Origins of standard language

Francis Fukuyama in Political Order and Political Decay pp. 187-88 is attributing the change in society from ascribed status in part to the printing press and the market for books. He describes how people in one small village could, by reading, realize their connections to people in other small villages. He quotes Ernest Gellner saying that this requires that members of such a society be able to communicate in speech and writing, in a formal, precise and context-free manner.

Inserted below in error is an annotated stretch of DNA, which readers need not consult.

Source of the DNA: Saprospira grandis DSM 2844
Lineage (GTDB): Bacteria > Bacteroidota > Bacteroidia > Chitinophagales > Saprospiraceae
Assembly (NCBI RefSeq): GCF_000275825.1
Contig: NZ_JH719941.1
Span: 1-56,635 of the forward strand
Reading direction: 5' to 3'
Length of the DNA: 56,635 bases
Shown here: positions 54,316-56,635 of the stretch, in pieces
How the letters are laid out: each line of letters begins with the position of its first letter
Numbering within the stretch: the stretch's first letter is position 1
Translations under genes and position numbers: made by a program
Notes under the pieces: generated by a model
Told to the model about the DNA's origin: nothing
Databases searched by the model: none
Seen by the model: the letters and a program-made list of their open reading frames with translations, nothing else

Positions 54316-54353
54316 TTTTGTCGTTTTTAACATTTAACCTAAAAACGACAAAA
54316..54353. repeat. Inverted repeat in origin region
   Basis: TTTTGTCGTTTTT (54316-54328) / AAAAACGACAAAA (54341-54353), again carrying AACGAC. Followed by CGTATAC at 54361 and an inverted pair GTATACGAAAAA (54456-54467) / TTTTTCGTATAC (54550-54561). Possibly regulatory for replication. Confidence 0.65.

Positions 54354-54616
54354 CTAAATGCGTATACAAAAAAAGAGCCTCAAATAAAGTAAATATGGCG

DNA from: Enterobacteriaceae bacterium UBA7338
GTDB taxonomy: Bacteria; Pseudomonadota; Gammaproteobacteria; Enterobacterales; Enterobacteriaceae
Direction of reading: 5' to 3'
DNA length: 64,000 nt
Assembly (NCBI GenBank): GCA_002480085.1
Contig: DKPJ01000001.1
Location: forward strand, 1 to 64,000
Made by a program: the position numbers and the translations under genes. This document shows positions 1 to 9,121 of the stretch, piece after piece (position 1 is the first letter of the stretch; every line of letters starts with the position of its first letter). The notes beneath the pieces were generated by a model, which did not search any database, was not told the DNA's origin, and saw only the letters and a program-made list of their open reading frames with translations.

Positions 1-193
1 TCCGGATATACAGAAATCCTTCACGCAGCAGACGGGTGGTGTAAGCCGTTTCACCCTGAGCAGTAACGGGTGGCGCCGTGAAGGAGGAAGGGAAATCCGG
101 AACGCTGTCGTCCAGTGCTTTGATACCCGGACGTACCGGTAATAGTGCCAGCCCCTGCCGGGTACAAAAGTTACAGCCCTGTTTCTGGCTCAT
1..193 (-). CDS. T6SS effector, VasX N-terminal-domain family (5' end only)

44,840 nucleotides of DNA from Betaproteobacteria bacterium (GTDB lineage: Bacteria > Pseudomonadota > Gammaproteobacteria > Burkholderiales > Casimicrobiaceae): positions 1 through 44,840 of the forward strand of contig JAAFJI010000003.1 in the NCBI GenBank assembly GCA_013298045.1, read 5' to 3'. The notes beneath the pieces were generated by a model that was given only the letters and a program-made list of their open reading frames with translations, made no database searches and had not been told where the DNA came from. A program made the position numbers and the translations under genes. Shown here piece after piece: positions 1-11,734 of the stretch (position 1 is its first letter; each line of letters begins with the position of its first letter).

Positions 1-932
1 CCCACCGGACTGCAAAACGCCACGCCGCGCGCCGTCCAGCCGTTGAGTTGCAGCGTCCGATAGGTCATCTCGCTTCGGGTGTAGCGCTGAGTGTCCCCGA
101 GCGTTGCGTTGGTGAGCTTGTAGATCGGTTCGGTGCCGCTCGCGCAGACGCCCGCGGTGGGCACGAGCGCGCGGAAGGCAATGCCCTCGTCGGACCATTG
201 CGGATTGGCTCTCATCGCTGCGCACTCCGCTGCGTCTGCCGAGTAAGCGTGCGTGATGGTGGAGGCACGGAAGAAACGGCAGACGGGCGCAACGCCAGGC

This is what a standard should be rather than the cramped, hide-bound nonsense English developed in the 18th century with its prescriptive movement.

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